OLL LEWIS: Yesterday's News Today


You'll remember Roanoke Island (or not) from a few weeks ago when I mentioned Lord Grenville; well, on this day in 1586 the British colonists left/died/got abducted by aliens.
And now the news:

Two More Mountain Lion Sightings Reported
DEP: Dead Mountain Lion Was Held In Captivity
Claims of Mountain Lions Roaming in Connecticut Dr...
Captive Male Darwin's Frog Coughs up Babies (Via H...
Shelling out help for Kingdom's Turtles (Via Herp ...
Daniel Hamilton, Student dies while pursuing passi...

Another random video with nothing to do with today's news but seriously; you HAVE to watch this penguin version of Professor Layton. Turn the sound up for this too:

CFZ NEW ZEALAND: Lars Thomas and the blue albatross



Friday, June 17, 2011

ANDREW MAY: Words from the Wild Frontier

From Nick Redfern's "There's Something in the Woods...":
The PA UFO-Bigfoot Conference

From CFZ Australia:
Monster crocodilian caught in NT
Meet the Cryptozoologist: Richard Freeman
Feral leopard trapped in Australia
Australian carnivorous 'Spinosaur' under spotlight

From CFZ Canada:
Flying bear kills two Canadians in freak accident


Nick Sucik recently put together a multimedia news investigation story after hearing about a strange animal attacking livestock on the Navajo Nation (AZ):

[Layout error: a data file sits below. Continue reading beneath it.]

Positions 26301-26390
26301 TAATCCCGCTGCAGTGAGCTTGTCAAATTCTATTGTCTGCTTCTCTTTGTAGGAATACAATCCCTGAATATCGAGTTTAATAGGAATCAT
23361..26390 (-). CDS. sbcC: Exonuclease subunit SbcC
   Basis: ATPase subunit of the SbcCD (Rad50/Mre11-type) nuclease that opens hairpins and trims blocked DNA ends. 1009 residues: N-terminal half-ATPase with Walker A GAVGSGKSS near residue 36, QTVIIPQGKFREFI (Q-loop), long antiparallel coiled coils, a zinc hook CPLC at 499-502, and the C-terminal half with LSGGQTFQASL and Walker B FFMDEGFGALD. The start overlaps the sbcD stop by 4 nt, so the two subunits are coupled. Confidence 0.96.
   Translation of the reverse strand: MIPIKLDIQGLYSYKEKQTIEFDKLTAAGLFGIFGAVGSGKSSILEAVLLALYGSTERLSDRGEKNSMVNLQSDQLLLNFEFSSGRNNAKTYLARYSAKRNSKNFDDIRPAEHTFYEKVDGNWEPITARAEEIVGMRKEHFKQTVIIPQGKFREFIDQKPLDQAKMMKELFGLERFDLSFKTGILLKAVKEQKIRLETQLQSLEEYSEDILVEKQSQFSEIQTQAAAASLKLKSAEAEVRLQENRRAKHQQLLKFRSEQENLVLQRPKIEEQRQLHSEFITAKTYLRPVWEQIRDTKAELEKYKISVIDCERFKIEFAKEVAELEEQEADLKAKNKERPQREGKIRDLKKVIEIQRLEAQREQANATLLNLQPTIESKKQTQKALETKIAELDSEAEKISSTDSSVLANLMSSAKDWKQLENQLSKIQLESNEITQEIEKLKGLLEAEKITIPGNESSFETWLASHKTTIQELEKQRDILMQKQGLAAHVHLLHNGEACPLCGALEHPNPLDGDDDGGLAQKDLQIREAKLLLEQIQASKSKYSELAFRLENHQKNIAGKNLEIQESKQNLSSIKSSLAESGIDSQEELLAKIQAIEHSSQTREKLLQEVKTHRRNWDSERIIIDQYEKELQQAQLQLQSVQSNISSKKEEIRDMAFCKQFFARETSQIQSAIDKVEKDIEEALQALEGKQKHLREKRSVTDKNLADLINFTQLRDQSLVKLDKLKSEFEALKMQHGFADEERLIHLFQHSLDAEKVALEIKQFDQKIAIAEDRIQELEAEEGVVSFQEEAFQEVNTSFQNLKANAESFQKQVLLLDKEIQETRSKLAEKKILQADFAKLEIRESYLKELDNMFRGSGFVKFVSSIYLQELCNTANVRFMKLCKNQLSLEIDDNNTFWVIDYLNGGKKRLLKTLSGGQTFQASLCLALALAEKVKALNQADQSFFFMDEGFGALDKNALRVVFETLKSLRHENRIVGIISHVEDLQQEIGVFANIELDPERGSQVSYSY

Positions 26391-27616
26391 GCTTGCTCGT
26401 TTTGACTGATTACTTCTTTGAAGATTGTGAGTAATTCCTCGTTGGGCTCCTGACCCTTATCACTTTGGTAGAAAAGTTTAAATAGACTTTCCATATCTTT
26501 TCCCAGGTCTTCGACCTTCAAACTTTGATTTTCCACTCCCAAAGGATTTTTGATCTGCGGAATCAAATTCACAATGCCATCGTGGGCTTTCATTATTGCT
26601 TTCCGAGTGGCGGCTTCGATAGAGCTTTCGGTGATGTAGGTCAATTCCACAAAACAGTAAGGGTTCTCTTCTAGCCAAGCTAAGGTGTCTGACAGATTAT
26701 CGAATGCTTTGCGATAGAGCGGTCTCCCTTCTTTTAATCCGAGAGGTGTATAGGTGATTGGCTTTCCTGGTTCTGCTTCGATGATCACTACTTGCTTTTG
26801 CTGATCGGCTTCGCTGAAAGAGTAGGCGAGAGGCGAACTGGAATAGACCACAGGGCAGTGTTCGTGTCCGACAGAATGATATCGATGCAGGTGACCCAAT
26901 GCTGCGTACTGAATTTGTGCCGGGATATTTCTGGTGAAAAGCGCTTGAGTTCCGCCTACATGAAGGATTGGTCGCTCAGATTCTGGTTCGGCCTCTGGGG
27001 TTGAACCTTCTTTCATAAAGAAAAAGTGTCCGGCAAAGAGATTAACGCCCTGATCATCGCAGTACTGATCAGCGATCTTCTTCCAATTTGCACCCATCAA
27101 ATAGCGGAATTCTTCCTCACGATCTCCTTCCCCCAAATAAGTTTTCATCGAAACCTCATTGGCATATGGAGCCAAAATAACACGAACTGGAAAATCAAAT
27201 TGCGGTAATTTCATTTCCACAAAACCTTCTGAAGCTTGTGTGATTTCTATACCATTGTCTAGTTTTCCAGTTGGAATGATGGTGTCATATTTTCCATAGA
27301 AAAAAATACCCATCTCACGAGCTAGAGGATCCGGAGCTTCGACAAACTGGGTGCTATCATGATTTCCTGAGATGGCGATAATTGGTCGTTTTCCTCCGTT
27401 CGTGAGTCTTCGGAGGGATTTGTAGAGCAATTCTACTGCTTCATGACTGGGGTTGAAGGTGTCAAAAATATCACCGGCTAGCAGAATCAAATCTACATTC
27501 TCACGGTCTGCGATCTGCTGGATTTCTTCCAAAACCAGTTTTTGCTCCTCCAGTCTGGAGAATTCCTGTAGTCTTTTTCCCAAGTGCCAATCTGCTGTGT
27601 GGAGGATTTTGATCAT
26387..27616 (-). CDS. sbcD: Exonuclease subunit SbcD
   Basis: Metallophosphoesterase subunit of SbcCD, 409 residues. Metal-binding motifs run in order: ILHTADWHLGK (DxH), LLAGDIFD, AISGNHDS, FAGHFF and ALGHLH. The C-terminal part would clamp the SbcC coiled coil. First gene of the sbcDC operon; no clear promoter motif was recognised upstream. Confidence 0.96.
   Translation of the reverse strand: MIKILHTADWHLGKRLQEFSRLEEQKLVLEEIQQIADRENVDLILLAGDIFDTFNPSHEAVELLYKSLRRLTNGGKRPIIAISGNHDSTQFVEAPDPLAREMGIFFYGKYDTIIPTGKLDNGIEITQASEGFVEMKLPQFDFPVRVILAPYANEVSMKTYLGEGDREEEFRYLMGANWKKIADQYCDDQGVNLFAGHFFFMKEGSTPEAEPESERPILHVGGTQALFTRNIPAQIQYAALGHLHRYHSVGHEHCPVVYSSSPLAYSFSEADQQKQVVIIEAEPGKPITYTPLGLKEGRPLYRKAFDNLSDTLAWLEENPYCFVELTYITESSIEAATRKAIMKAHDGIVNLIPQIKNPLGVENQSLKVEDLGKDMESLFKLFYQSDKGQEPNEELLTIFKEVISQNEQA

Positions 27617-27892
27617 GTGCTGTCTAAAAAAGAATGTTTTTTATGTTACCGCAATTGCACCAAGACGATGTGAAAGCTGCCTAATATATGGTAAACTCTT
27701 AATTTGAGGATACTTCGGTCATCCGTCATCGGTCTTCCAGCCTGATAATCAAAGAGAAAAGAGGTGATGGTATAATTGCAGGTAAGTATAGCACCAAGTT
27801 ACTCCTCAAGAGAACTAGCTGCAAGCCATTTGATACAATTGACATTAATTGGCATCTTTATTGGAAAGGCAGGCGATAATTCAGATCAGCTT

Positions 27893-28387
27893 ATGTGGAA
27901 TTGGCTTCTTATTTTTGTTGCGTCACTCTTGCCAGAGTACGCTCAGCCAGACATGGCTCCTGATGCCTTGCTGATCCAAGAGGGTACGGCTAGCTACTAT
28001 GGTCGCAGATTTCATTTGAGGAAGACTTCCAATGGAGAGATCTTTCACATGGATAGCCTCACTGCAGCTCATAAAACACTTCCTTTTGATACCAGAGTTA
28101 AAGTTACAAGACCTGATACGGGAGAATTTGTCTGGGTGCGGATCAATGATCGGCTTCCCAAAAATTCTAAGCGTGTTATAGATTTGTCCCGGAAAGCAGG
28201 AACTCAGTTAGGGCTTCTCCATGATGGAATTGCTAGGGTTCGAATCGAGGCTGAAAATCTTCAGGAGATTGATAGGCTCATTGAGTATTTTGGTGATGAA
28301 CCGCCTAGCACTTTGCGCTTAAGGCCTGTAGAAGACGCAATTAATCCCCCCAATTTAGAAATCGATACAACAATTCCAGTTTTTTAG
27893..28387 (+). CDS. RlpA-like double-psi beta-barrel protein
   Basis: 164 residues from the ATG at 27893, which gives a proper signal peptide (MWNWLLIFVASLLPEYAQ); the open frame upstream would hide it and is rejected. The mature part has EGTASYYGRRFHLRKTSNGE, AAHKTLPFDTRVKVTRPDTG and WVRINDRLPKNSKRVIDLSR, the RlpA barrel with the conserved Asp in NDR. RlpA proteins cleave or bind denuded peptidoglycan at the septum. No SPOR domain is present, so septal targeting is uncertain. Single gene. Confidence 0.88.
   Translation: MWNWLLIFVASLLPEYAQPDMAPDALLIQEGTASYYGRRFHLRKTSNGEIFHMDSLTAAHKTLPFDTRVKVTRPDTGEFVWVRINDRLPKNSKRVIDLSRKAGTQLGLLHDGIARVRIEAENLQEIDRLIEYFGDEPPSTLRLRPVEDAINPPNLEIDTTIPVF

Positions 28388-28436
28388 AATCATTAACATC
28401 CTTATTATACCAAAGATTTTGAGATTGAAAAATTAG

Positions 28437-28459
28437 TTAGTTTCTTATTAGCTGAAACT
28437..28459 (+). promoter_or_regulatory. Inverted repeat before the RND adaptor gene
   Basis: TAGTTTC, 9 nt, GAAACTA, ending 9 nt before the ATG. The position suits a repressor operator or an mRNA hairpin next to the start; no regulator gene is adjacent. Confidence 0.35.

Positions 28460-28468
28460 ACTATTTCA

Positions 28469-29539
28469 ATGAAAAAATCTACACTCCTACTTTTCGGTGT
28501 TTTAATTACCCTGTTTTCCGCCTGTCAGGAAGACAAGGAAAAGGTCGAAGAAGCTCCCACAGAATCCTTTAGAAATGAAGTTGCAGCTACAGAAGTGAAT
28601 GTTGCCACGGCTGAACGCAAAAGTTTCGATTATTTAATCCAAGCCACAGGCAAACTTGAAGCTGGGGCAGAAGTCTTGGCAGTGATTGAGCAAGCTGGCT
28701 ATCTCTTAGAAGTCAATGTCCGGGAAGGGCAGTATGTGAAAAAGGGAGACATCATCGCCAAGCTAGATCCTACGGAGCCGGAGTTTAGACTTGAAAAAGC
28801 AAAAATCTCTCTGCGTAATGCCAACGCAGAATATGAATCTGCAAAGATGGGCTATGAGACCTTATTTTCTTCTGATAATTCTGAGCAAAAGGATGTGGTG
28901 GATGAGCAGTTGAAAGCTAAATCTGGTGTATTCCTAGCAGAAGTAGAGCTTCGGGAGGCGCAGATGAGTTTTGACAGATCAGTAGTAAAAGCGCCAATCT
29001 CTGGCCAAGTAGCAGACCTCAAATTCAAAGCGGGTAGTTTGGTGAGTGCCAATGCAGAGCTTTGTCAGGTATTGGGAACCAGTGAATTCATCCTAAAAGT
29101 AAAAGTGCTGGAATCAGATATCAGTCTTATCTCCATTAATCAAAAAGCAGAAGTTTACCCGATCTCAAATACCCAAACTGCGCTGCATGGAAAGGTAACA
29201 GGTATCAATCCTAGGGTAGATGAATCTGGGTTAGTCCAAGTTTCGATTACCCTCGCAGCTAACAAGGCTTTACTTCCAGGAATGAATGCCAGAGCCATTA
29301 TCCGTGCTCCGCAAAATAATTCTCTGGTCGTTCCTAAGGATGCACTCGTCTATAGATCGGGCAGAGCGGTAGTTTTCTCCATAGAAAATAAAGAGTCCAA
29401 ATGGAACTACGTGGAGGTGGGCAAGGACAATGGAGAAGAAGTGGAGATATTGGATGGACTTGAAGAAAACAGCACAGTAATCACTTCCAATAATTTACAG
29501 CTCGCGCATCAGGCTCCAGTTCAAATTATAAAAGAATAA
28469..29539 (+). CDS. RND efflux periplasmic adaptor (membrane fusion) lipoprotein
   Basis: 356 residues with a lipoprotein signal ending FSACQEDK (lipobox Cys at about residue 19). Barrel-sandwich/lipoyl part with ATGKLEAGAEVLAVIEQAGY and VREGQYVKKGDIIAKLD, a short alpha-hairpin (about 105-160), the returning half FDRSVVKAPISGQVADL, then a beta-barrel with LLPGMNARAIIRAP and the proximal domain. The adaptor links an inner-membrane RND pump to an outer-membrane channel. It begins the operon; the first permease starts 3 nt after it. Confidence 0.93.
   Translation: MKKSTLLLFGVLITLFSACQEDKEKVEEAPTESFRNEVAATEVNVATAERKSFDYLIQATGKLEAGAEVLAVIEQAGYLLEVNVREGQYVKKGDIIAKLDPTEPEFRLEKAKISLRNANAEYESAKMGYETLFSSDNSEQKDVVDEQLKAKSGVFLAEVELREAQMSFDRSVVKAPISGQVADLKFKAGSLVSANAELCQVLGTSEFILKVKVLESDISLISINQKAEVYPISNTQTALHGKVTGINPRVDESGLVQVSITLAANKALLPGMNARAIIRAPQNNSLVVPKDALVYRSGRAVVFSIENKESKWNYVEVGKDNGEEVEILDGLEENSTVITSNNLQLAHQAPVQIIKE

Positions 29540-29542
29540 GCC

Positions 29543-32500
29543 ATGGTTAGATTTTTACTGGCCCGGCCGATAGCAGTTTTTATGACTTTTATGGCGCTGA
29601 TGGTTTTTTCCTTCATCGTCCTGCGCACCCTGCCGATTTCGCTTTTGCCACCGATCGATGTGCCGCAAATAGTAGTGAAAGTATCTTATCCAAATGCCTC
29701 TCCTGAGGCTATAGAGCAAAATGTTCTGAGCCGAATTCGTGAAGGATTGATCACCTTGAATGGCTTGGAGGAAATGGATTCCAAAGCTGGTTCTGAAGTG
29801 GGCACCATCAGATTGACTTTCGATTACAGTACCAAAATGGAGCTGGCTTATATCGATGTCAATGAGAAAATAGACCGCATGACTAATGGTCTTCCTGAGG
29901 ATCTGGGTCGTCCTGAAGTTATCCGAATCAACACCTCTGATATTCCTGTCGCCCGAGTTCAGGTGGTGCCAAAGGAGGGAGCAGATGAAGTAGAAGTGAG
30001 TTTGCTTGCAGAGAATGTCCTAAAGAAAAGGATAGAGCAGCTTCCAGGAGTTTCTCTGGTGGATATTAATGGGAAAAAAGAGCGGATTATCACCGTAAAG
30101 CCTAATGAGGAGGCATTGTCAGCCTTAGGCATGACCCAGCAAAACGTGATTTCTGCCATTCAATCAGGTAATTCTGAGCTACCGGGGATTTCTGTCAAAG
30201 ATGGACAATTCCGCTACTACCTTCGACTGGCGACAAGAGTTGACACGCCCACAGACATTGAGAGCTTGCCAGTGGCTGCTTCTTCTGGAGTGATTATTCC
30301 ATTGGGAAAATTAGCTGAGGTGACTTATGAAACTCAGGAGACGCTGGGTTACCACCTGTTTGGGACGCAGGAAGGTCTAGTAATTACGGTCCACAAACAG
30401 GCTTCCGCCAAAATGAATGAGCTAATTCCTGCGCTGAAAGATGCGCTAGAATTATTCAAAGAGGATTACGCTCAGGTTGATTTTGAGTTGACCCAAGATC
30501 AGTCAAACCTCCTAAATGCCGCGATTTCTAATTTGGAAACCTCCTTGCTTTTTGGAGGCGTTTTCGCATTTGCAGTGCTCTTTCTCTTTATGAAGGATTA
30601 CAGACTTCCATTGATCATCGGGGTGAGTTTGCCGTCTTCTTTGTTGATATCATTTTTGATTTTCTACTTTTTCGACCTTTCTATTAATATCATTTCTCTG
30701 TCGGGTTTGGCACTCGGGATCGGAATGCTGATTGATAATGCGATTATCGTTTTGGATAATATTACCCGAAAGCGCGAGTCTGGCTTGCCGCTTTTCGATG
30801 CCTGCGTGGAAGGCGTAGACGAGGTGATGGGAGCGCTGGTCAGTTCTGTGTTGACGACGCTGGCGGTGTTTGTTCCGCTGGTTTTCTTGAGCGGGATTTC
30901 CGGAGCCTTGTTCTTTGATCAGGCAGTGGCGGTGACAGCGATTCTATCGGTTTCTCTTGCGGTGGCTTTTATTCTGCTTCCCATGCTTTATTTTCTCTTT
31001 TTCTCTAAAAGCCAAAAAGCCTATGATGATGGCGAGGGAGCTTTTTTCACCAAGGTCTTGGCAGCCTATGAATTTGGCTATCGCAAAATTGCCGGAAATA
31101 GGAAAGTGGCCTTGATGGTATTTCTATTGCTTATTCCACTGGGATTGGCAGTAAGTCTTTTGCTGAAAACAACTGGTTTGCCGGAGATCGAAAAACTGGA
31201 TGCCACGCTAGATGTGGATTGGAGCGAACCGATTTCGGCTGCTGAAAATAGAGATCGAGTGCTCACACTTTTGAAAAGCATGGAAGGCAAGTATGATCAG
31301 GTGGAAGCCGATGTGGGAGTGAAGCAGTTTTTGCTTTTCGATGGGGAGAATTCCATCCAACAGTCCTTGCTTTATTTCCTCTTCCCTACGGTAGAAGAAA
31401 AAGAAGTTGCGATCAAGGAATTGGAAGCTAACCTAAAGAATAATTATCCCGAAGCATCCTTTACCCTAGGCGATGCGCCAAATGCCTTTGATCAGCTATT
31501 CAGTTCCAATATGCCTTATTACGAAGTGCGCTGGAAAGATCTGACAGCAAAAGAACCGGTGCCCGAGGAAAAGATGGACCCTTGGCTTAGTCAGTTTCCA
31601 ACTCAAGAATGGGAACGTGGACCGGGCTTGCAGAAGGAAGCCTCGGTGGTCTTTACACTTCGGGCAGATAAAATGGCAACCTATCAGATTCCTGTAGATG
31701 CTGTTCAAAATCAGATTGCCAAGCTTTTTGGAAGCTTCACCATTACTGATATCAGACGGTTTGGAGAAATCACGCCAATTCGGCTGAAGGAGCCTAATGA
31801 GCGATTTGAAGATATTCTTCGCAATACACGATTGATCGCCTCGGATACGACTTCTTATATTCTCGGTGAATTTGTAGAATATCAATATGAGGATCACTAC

MATTHEW WILLIAMS: Save the saddest dolphins

The pod was swimming peacefully in the Solomon Islands when nets closed in from behind -- trapping 25 wild dolphins for a luxury resort's latest exhibit. They are now locked in tiny pens, starved of food -- but we can free them.


HAUNTED SKIES: A Tyneside UFO from 1967


OLL LEWIS: Yesterday's News Today

Yesterday’s News Today

On this day in 1945 Lord Haw-Haw was charged with treason.
And now the news:

Rare Chinese reptile discovered in bin
Is this what they mean by the ugly tree? (Via Dawn...
Grand Rapids audience shows support for wolf delis...
Minnesota research project focuses on saving tiny ...
Are More Mountain Lions Roaming Greenwich Or Are R...
Oh, No! "Most Convincing Evidence of Bigfoot" News...

Nothing to do with Bigfoot but this is a great video that I just had to share:


I received an e-mail late last night from Lars Thomas.

Hi Guys,Finally we have the results of the DNA analysis of the antler samples from India. It has taken an awful lot of time, but we do need to check and recheck and check again - and earn a living every now and then :-).

Unfortunately there was no new species in there after all...

The antlers turned out to be from a Sambhur (Sambar) deer -(Rusa unicolor) presumably a juvenile - because although the antlers of an adult resemble those of a fallow deer, the antlers of the juvenile surprised me greatly by looking like those of a muntjac.

It is mildly disappointing but our job is to find out the truth, and not purely to look for cryptids, and we have found the truth.

Richard Freeman and I would like to thank Tom Gilbert and his team for all their painstaking work. And as I often do, I am going to take refuge in the words of Rudyard Kipling:

As the dawn was breaking the Sambhur belled --
Once, twice and again!
And a doe leaped up, and a doe leaped up
From the pond in the wood where the wild deer sup.
This I, scouting alone, beheld,
Once, twice, and again!

Thursday, June 16, 2011


Our intrepid news editor Gavin Lloyd-Wilson has a lot on his plate at the moment. So we are looking for someone (or even several someones) to help him. Do you fancy joining the CFZ Bloggo news team? If so, email me on jon@cfz.org.uk